• PCSK9 inhibitors. These medicines lower LDL cholesterol levels. They do this by breaking down the chemicals in the liver that control making LDL cholesterol. These medicines are given by an injection. They are often used for people who have an inherited form of high cholesterol. This is called familial hypercholesterolemia. Benefits: This medicine helps people who have a hard time controlling their cholesterol with other medicines.

Taking your medicine

Take your medicine exactly as instructed. This will help it work best. Here are tips for taking cholesterol medicine:

  • Tell your provider if you’re pregnant or breastfeeding. Do this before taking any cholesterol medicines. 

  • Know when and how to take your medicine. Some may need to be taken with food. Others may need to be taken on an empty stomach or at a certain time of day.

  • Stick to a schedule. Try the following:

    • Don’t skip doses or stop taking your medicine. This is important even if you feel better or if your cholesterol numbers improve.

    • Set things up to help you remember. For example, work your medicine into your daily routine. Take it when you get up in the morning or when you go to bed at night.

    • Keep track of what you take. You may take a few different medicines. If so, a list or chart can help you take the right pills at the right time. Use a pillbox with days of the week or times of day to keep track.

  • Prevent medicine interactions. Some medicines and supplements can interact with each other. This means they affect how other medicines work when taken together. Be sure to tell your healthcare provider about all other medicines you take. This includes vitamins, herbs, and over-the-counter medicines.

  • Know how to deal with side effects. Many people have side effects when they first start taking a medicine. These are things like headache, muscle aches, and stomach upset. Side effects should go away in a few weeks. Tell your healthcare provider about any side effects you have. Some side effects include yellowing of the eyes, blurred vision, and breathing difficulties. If these occur, call your healthcare provider right away.

Treatment with a healthy lifestyle

Treatment for high cholesterol includes lifestyle changes. A healthy lifestyle is a vital part of preventing heart disease and stroke . Your healthcare provider will help you make changes to your lifestyle if needed. Things you may need to work on are:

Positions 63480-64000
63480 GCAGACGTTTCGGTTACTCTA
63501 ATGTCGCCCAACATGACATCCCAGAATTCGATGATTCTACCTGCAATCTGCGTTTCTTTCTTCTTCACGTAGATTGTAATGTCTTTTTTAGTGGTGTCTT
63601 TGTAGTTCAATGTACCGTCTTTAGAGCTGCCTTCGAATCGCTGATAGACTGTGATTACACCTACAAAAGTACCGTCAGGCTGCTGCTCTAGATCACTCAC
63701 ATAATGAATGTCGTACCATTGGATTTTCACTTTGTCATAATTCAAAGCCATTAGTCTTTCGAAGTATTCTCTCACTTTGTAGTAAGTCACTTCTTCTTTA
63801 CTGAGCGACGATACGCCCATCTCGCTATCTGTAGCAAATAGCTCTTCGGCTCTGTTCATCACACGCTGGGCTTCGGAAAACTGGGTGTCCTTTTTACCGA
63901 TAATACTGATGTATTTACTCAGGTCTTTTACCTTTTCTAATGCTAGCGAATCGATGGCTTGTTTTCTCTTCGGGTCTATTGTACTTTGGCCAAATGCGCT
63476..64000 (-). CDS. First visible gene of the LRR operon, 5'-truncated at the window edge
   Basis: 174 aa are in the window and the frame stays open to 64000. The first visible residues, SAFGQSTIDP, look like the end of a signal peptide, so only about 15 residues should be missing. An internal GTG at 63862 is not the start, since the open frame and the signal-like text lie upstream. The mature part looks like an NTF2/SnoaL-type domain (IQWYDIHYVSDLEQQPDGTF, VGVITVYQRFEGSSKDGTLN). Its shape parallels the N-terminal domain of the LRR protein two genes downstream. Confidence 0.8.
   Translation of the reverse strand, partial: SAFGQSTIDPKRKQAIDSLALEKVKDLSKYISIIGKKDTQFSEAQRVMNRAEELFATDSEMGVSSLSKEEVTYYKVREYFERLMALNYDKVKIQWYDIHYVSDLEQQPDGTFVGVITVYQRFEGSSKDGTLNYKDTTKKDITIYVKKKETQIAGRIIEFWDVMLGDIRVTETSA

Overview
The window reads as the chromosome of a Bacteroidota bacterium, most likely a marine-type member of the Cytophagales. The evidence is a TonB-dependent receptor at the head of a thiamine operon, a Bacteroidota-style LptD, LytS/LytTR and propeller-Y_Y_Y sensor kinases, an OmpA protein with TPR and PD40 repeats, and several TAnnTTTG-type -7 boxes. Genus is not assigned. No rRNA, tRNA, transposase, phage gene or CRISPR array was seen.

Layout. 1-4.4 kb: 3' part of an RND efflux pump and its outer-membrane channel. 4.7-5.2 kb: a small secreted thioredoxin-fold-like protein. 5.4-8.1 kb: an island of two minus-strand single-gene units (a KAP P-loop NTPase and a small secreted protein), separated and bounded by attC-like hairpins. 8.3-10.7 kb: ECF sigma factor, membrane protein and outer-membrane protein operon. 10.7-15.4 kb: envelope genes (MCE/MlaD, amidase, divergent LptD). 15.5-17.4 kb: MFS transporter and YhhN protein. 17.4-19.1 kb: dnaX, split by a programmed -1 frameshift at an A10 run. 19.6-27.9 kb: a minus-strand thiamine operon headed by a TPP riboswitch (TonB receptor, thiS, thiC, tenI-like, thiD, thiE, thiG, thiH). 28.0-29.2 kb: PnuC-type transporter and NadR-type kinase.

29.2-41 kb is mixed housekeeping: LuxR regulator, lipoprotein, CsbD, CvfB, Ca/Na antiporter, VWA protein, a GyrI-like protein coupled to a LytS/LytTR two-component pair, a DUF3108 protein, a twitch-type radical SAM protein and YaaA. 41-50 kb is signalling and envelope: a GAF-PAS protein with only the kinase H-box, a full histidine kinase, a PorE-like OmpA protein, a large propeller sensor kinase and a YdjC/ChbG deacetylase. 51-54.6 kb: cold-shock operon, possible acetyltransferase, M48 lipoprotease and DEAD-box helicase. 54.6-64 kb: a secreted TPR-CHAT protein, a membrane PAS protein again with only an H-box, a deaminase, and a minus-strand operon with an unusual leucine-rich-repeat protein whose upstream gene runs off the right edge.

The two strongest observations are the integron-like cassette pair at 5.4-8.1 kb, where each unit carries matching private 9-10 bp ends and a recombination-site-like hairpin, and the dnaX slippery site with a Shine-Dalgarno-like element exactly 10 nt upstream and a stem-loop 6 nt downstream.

Your healthcare provider will tell you what changes that you may need to make to your diet. You may need to see a registered dietitian for help. You might be asked to:

  • Eat less meat that has saturated fat and cholesterol

  • Eat less sodium (salt), especially if you have high blood pressure

  • Eat more fresh vegetables and fruits

  • Eat lean protein, like fish, chicken and turkey, and beans and peas

  • Eat fewer processed meats, like deli meats, sausage, and pepperoni

  • Choose low-fat milk, yogurt and cheese

  • Use vegetable and nut oils instead of butter, shortening, or margarine

  • Limit sweets and packaged foods, like chips, cookies, and baked foods

  • Eat out less and not eat fast foods

Physical activity

Your healthcare provider may advise you to be more active. Exercise helps to increase your body's good HDL cholesterol. Your provider may advise that you do moderate to strong exercise for at least 40 minutes each day, 3 to 4 days each week. The amount may vary depending on your health. Some examples of this are:

  • Walking at a brisk pace, about 3 to 4 miles per hour

  • Jogging or running

  • Riding a bicycle or stationary bike

  • Swimming or water aerobics

  • Dancing

  • Hiking

  • Martial arts

  • Tennis

If you haven’t exercised in a while, start slowly and build up to more.

Weight management

If you're overweight or obese, your healthcare provider may tell you to lose weight and lower your BMI (body mass index). Changing your diet and getting more exercise can help. Controlling the number of calories you eat is the best way to lose weight.


If you smoke, get help to quit now. Ask your healthcare provider about medicines that can help you fight cravings. Enroll in a stop-smoking program. This can improve your chances of success.


Learn ways to help you deal with stress in your home and work life. Here are a few ideas:

  • Take a yoga class. You can find classes nearby or online.

  • Get regular exercise. Exercise helps your mind let go of problems. It helps release stress in your muscles.

  • Do deep breathing. Take a few minutes several times a day to just sit quietly and breathe. Focus on the air going into and out of your body.

  • Talk with loved ones. Take a few minutes each day to connect with people that make you feel supported.

Online Medical Reviewer: Callie Tayrien RN MSN
Online Medical Reviewer: Stacey Wojcik MBA BSN RN
Online Medical Reviewer: Steven Kang MD
Date Last Reviewed: 1/1/2022
© 2000-2024 The StayWell Company, LLC. All rights reserved. This information is not intended as a substitute for professional medical care. Always follow your healthcare professional's instructions.